Strengthening STEM Skills in AustraliaShare open/close
As the world looks ahead to the needs of the future, many industries and sectors will require Science, Technology, Engineering and Math (STEM) skills from their employees. In Australia in particular, 44 percent of all jobs are likely to be automated in the next 20 years.
Yet—worryingly to many educators and even economists—many students lack an interest in STEM subjects. One challenge is that students don’t necessarily see the variety of work opportunities STEM skills can lead to. To address this gap, Samsung Electronics Australia and Questacon—The National Science and Technology Centre—launched Creators Wanted, an educational resource that shows students the importance of STEM skills and increases awareness of the relevance of these subject matters.
Reaching Youth Where they are: Web and Video
But how do you reach a youth population and encourage them to take up STEM subjects in their schools and universities? Through video and the web of course. Creators Wanted is using video content featuring celebrities to grab students’ attention and encourage their curiosity in STEM topics, in addition to using a website that helps students select high-school subjects and university courses and see STEM job possibilities.
In one such video, Reynold Poernomo, 2015 MasterChef contestant, highlights the role of STEM skills even in non-traditional STEM careers, like being a chef. For more on how Reynold uses STEM in baking his desserts using the 3D Le Croquembouche, watch this video:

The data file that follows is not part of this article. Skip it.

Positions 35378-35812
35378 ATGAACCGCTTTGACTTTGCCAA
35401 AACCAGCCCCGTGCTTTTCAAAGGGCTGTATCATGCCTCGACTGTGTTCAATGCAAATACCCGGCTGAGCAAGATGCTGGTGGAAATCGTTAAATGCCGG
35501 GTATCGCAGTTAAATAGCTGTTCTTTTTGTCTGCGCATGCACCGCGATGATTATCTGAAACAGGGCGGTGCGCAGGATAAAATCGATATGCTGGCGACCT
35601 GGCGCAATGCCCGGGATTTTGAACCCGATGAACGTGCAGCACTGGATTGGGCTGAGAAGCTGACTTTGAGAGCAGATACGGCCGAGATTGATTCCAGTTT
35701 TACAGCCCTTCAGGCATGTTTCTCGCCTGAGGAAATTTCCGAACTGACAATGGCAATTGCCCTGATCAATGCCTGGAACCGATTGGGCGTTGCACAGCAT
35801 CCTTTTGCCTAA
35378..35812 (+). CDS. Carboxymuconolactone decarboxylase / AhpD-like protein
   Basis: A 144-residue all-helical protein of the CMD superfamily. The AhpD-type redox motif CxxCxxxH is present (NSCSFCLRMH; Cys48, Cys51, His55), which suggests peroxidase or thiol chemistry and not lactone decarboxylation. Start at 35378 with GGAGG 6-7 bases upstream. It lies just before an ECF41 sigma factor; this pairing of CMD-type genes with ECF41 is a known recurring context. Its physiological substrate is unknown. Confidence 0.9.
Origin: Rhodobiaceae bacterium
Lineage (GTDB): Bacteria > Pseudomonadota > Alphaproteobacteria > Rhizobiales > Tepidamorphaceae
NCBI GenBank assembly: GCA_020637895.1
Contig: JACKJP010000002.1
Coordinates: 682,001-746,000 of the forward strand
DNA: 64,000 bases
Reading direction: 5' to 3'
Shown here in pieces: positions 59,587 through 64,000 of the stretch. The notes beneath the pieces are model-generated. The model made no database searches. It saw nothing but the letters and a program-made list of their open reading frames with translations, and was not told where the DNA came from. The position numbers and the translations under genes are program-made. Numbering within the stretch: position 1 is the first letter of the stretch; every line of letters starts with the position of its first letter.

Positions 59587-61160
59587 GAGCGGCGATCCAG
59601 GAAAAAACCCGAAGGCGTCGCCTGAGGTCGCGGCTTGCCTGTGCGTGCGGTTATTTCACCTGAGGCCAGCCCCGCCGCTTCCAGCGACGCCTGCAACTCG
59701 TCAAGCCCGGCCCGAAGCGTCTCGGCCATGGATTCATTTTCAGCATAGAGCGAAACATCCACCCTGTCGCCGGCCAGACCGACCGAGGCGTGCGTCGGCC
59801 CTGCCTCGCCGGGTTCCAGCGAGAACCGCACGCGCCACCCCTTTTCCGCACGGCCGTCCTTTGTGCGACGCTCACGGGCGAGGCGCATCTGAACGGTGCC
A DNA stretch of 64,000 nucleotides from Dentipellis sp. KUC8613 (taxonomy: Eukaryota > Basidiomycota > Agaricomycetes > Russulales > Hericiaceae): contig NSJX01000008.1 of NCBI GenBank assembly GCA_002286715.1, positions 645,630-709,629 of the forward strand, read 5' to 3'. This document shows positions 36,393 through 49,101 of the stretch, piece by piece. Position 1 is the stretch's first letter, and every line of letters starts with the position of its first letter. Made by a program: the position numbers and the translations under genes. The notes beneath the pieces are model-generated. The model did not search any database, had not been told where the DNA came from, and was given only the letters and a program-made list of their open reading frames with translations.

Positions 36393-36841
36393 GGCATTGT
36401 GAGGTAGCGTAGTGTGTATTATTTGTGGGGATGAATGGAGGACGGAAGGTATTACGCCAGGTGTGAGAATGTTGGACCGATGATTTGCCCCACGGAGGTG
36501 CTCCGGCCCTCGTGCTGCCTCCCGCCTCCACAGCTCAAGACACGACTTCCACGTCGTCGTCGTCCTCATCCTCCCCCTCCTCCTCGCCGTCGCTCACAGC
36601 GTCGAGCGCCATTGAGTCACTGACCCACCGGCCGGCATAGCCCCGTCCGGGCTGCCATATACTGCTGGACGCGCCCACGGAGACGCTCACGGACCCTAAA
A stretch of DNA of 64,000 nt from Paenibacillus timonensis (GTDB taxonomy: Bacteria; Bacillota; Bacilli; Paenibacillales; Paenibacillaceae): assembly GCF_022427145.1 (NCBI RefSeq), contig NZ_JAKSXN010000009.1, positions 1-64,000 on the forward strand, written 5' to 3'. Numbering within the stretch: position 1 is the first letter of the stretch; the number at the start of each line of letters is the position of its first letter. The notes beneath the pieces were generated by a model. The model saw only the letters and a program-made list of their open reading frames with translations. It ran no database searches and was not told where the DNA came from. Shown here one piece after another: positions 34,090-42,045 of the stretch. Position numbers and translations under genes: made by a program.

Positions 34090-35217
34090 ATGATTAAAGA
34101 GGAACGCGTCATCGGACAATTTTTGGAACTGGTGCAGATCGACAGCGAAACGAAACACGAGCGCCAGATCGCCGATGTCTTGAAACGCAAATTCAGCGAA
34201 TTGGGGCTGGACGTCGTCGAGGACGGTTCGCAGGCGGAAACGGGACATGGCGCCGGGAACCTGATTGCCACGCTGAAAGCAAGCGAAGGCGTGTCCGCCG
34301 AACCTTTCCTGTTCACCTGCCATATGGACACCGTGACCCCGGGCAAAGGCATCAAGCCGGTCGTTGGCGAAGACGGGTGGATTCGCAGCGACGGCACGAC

What students must know is that STEM goes beyond science, technology, engineering and mathematics. By inspiring design-thinking and encouraging a practical skillset, Creators Wanted aims to teach students selecting subjects for their senior year at high school, as well as those that are considering tertiary education options, that there are a variety of career options that benefit from these skills.
Jane Lu, founder of Showpo, knows the value of these skills. She has used the problem-solving and hands-on skills she learned from her time studying STEM subjects to grow her Showpo business to the thriving company it is today. To hear more from Jane on how STEM skills benefitted her career, watch the video below.
STEM skills even have a place on the athletic field. Charlotte Caslick, an Olympic gold medalist and Australian Rugby Sevens player, uses technology to improve on-field performance and uses the newest science to inform her training programs. According to Charlotte, the problem-solving and practical skills students learn from STEM work, also empowers them on the field and can help young athletes take their game to the next level. Watch Charlotte engage with STEM on field in the following video:
Helping Build Tomorrow’s Workforce
Creators Wanted, part of Samsung Electronics Australia’s Corporate Social Responsibility portfolio, is helping young people see how STEM subjects can help them develop key skills valued across a varied of different careers—from cooking like Reynold, business acumen such as that of Jane, and athletic empowerment and achievement as demonstrated by Charlotte. These videos are helping students see the importance of STEM and the opportunities it can open. Given that many growing occupations require STEM skills, the work of Creators Wanted is much needed to develop a workforce for tomorrow.
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